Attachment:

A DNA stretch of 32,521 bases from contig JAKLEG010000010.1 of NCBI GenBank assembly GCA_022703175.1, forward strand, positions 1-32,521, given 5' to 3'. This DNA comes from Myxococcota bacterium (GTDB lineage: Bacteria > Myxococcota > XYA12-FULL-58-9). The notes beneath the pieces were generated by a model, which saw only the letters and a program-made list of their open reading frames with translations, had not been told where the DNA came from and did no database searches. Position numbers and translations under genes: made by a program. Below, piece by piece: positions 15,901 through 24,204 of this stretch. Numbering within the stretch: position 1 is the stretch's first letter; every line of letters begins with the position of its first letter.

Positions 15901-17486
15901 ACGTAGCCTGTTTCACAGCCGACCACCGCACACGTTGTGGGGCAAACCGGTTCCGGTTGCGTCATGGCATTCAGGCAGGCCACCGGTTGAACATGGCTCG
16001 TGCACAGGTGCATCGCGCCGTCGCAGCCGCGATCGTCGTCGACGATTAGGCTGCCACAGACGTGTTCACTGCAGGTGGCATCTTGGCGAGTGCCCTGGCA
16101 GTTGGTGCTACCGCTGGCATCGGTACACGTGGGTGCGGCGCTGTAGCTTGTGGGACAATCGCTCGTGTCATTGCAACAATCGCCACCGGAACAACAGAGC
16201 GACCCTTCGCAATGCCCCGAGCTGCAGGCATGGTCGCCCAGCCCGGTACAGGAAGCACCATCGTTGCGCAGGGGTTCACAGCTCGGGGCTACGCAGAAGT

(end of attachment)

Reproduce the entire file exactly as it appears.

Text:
A DNA stretch of 32,521 bases from contig JAKLEG010000010.1 of NCBI GenBank assembly GCA_022703175.1, forward strand, positions 1-32,521, given 5' to 3'. This DNA comes from Myxococcota bacterium (GTDB lineage: Bacteria > Myxococcota > XYA12-FULL-58-9). The notes beneath the pieces were generated by a model, which saw only the letters and a program-made list of their open reading frames with translations, had not been told where the DNA came from and did no database searches. Position numbers and translations under genes: made by a program. Below, piece by piece: positions 15,901 through 24,204 of this stretch. Numbering within the stretch: position 1 is the stretch's first letter; every line of letters begins with the position of its first letter.

Positions 15901-17486
15901 ACGTAGCCTGTTTCACAGCCGACCACCGCACACGTTGTGGGGCAAACCGGTTCCGGTTGCGTCATGGCATTCAGGCAGGCCACCGGTTGAACATGGCTCG
16001 TGCACAGGTGCATCGCGCCGTCGCAGCCGCGATCGTCGTCGACGATTAGGCTGCCACAGACGTGTTCACTGCAGGTGGCATCTTGGCGAGTGCCCTGGCA
16101 GTTGGTGCTACCGCTGGCATCGGTACACGTGGGTGCGGCGCTGTAGCTTGTGGGACAATCGCTCGTGTCATTGCAACAATCGCCACCGGAACAACAGAGC
16201 GACCCTTCGCAATGCCCCGAGCTGCAGGCATGGTCGCCCAGCCCGGTACAGGAAGCACCATCGTTGCGCAGGGGTTCACAGCTCGGGGCTACGCAGAAGT